This course emphasizes the theory and skills of win-win negotiation. Students assess their own negotiation styles, analyze the process of negotiation, and apply theory-based skills for integrating problem solving approaches to negotiation. The course utilizes a mix of teaching tools, including readings, lectures, cases, exercises, videotapes, and role-playing.
MBA Students not eligble for this course.
This course takes multiple approaches to the exploration of leadership. Emphasis is put on individual self-awareness as a critical precursor to leadership success. A wide range of activities, exercises, cases, and simulations are used to develop understanding of the dynamics of leadership. Team building, both as an activity and a topic for study, is used as the model to develop, practice, and improve individual leadership skills.
Introduces the basic principles, tools and technique of the Project Management Life Cycle with practical real-life examples and scenarios. The basic concepts will be studied within the framework of the Project Management Book of Knowledge (PMBOK (R)Guide) guidelines set forth by the Project Management Institute (PMI). Other project management framework will be described though not in detail. The course will attempt to help students understand the relationship between good project management and successful software management, development and implementation, and the best practices at each stage of project planning, execution, control and closure. The course will also help build skills to research, analyze and report project management case studies that illustrate the topics covered in this course. PMP(R) and (PMBOK(R)Guide) are registered marks of the Project Management Institute, Inc.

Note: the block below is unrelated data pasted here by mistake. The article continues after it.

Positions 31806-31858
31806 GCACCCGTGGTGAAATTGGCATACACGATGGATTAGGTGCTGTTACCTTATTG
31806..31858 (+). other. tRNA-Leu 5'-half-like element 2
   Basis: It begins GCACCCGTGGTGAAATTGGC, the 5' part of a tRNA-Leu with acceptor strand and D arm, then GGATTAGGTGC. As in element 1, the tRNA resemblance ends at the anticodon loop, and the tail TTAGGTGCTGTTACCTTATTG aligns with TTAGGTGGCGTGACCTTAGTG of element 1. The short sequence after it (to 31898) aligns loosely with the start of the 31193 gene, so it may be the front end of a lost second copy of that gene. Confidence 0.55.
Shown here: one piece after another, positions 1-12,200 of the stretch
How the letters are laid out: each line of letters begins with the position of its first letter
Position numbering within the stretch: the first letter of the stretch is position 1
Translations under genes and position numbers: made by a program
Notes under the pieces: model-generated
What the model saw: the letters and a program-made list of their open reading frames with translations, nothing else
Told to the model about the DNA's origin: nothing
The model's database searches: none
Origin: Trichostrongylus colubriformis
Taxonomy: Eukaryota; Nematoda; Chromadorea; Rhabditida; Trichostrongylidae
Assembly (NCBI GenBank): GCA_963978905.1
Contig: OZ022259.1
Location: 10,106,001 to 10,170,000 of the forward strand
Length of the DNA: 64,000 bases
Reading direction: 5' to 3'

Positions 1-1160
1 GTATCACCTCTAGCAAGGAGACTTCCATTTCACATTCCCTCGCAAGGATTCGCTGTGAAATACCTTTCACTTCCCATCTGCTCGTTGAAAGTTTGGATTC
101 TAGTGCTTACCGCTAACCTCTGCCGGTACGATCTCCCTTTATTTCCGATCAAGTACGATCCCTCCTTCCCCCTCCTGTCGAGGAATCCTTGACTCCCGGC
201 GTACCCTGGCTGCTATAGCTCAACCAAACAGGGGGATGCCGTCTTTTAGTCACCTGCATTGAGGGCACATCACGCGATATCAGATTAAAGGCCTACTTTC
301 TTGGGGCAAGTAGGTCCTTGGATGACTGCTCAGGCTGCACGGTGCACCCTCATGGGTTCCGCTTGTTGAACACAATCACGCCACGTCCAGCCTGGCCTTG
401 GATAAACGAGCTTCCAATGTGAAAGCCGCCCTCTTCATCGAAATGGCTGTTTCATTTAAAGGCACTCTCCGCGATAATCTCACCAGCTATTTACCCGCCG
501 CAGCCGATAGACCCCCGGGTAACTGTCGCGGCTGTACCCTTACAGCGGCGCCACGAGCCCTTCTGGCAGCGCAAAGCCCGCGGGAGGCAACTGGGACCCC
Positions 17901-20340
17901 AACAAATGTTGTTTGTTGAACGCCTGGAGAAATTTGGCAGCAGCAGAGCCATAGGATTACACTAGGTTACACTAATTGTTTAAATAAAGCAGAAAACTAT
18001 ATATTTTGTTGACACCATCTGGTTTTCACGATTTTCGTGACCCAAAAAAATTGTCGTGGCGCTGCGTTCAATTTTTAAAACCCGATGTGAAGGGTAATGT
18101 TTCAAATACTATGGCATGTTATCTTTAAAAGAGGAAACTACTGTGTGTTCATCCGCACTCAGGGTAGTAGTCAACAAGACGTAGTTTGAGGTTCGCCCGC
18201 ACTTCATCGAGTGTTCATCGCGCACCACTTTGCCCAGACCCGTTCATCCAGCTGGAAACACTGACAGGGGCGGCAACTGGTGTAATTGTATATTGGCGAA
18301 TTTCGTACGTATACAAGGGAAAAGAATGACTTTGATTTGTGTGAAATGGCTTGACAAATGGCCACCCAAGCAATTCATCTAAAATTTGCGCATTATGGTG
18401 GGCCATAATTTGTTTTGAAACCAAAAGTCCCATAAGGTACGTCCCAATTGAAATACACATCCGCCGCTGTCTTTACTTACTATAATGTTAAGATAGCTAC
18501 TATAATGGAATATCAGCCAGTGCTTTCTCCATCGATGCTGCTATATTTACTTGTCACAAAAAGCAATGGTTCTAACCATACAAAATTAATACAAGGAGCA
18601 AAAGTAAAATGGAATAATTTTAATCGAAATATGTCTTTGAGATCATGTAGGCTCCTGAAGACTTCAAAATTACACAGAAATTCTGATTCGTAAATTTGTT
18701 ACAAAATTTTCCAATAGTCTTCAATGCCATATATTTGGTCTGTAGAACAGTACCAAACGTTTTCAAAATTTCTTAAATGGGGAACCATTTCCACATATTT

Elective Courses (3 credits)
Approval of the MMS Program Director or Management and Entrepreneurship Department Chair required. MBA students may not take this course.